A large crowd of students gathered at Ekurhuleni East TVET College to hear Deputy Minister of Higher Education and Training (DHET), Mduduzi Manana, and Mayor, Councillor Mzwandile Masina, speak at the launch of the 2017 First Things First (FTF) campaign in Gauteng.
“Gauteng is one of the provinces worst affected by the HIV epidemic. We are committed to reducing the spread of HIV, and programmes like First Things First are an important component of our efforts,” said Manana.
Gauteng has the third highest incidence of new HIV infections in the country, as well as the third highest prevalence of the disease. Over 13% of people living in Gauteng are HIV positive. Women aged 15 to 24 are particularly vulnerable to infection, with an incidence rate that is nearly triple that of their male peers.
Over the last seven years FTF has tested nearly 500,000 students for HIV and screened a similar number for TB and sexually transmitted infections (STIs). The programme also brings counselling and HIV-prevention education directly to students on campuses.
FTF is an initiative of the Higher Education and Training HIV/AIDS Programme (HEAIDS), mandated by the DHET.
“Last year alone we provided HIV testing and counselling to more than 160,000 students in universities and Technical and Vocational Education and Training (TVET) colleges across South Africa,” said Director of HEAIDS, Dr Ramneek Ahluwalia.
“We also distributed over 15 million male and female condoms. Our goal is to reach every student attending a higher education institution. We believe this is vital to creating an HIV-free generation,” continued Dr Ahluwalia.
In addition to HIV, STI and TB services, FTF offers screening, treatment and support for a wide range of general health issues including hypertension, diabetes, cardiovascular health and cancer. The programme also provides family planning, dual contraception, reproductive and maternal health services to students in need.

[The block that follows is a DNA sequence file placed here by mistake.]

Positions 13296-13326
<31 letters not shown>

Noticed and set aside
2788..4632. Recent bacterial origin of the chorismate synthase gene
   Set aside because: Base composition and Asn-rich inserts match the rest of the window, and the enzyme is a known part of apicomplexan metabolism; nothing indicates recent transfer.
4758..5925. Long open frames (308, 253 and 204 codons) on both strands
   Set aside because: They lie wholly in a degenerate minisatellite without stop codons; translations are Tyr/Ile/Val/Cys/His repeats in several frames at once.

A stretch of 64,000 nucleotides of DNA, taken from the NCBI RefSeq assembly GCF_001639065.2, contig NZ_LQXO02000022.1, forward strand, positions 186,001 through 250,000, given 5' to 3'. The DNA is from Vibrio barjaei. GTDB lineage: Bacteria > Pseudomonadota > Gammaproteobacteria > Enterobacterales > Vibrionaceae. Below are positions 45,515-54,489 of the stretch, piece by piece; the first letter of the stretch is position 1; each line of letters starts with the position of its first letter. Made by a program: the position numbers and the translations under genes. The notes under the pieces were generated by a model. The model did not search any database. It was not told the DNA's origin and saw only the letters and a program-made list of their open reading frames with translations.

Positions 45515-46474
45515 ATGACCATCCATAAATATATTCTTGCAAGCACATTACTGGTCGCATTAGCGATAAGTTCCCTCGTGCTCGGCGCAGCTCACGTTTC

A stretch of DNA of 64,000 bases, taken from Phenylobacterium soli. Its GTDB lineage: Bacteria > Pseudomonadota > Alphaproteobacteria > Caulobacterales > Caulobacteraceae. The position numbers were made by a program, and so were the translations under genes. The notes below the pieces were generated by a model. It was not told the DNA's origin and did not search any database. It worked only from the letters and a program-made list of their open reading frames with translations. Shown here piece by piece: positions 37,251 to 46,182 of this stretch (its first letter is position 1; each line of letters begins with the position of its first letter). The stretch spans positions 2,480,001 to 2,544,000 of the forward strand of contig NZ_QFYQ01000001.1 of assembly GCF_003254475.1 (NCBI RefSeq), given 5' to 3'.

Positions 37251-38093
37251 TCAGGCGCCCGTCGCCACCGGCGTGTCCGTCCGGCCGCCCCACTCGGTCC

“Our data shows that a holistic approach to HIV prevention is much more effective than simply addressing individual factors,” said Dr Ahluwalia.
“A recent impact study of the FTF programme, published by the Human Sciences Research Council (HSRC), has shown that the integration of general health services with HIV testing has significantly strengthened the relevance of the entire programme,” continued Dr Ahluwalia.
Dr Ahluwalia highlighted the importance of extending testing services to TVET colleges. “TVET colleges often lack adequate facilities and resources for testing and counselling students, especially in rural areas where contributing factors like transactional sex and ‘sugar daddies’ are far more prevalent,” explained Dr Ahluwalia.
“The future progress and prosperity of South Africa depends on the students in our higher education institutions. They are our future leaders. It is critical that we equip them with the knowledge and skills to remain HIV negative and healthy,” said Manana.
“First Things First has proved to be very effective at this mission and I am pleased to be launching its 2017 Gauteng campaign,” continued Manana.
“The higher education and training sector has the potential to lead a movement against HIV. With the right interventions our students can become champions who can carry the message into their communities. Together, we can defeat the pandemic,” concluded Dr Ahluwalia.